After several nations implemented strict sanctions against Russia, following the Ukrainian invasion, there were several concerns raised about the possibility that Russia would use cryptocurrencies to evade sanctions. Visa, Mastercard and PayPal have suspended services in Russia; they have been barred from SWIFT and the Russian Central Bank’s assets were seized. As the country is home to at least $214 billion worth of crypto and the third biggest crypto mining destination in the world, it’s no surprise that many people will turn to an alternative financial system.

The Ukrainian government has already pushed for a blanket ban on crypto transactions from Russian individuals, regardless of sanction status. 
After several nations implemented strict sanctions against Russia, following the Ukrainian invasion, there were several concerns raised about the possibility that Russia would use cryptocurrencies to evade sanctions. Visa, Mastercard and PayPal have suspended services in Russia; they have been barred from SWIFT and the Russian Central Bank’s assets were seized. As the country is home to at least $214 billion worth of crypto and the third biggest crypto mining destination in the world, it’s no surprise that many people will turn to an alternative financial system. The Ukrainian government has already pushed for a blanket ban on crypto transactions from Russian individuals, regardless of sanction status.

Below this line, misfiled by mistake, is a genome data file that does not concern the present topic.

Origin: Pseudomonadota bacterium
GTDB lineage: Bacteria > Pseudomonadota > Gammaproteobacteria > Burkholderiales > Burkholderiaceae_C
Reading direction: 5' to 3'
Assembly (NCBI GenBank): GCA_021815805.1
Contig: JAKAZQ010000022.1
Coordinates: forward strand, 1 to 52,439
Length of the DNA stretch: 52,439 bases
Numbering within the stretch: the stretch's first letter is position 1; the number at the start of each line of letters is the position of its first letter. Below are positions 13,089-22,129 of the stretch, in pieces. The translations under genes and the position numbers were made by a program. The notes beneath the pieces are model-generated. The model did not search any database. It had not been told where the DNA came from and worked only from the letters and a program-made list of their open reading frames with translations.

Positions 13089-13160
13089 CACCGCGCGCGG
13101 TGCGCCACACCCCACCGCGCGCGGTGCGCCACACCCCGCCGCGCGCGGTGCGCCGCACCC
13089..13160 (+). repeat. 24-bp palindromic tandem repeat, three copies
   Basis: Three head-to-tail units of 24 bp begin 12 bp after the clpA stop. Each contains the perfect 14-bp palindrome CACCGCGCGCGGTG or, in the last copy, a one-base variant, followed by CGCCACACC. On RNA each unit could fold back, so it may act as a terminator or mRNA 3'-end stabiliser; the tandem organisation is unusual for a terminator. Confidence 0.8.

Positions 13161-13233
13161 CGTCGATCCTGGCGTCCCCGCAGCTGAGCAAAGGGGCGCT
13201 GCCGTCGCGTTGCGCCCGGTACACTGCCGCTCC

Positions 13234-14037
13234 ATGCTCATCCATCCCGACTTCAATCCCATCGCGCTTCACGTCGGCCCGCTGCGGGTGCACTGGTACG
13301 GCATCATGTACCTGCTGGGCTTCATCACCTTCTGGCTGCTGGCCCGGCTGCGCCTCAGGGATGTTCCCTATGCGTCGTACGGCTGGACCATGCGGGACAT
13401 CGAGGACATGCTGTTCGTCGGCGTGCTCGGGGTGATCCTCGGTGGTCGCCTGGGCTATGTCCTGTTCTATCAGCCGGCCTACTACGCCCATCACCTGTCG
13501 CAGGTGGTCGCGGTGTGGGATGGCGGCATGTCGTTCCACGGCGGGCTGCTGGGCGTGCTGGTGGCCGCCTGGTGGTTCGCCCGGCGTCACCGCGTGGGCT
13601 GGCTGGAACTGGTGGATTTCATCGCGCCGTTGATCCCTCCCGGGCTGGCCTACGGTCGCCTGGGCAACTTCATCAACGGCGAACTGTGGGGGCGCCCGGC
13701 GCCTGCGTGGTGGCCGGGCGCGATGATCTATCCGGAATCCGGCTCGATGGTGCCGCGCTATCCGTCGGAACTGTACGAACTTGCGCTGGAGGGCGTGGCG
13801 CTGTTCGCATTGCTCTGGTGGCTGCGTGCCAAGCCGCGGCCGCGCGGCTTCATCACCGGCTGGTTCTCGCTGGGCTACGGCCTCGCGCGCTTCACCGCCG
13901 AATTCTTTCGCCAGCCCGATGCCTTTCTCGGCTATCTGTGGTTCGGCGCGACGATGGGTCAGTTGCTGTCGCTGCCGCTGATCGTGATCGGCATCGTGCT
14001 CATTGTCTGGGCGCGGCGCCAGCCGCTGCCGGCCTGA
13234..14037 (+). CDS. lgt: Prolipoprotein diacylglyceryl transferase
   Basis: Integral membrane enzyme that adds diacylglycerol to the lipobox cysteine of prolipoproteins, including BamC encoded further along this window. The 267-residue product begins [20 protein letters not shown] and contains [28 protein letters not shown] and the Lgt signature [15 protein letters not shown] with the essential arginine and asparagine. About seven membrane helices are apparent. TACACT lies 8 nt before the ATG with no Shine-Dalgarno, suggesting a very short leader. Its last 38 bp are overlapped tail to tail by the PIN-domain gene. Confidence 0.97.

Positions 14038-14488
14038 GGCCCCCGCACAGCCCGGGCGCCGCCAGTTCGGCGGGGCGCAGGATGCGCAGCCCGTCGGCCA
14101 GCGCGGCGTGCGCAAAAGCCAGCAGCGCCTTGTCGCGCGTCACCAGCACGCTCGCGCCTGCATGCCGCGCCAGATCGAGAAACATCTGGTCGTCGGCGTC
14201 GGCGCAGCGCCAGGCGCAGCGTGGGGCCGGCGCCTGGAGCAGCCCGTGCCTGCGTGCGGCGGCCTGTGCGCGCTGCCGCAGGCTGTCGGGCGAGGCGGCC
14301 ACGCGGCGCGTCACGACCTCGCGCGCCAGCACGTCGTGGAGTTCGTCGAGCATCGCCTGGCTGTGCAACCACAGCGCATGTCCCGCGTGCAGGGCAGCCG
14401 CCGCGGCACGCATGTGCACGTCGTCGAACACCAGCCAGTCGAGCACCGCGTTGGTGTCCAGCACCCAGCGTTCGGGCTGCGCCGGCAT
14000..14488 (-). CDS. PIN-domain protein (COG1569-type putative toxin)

Both North Korea and Iran have been known to use cryptocurrencies to evade sanctions in the past. It’s alleged that North Korean cyber-attacks have stolen millions of dollars worth of cryptocurrency between 2020-2021 - funds which may have been used to fund the country’s missile programmes. 

However, when it comes to Russia, the global community has responded in a proactive manner. The Bank of England, Office of Financial Sanctions Implementation (OFSI) and the Financial Conduct Authority (FCA) have already issued new guidance to cryptocurrency exchanges and businesses related to possible sanctions evasion. The first criminal prosecution involving the use of crypto assets to evade US sanctions was launched in May 2022, and more are expected to follow.


New Guidelines and Actions 

While some legal experts have argued that digital money such as bitcoin or Ethereum should not be subject to US sanctions because they are created outside of the traditional financial system, the Treasury’s Office of Foreign Assets Control (OFAC) clearly does not agree.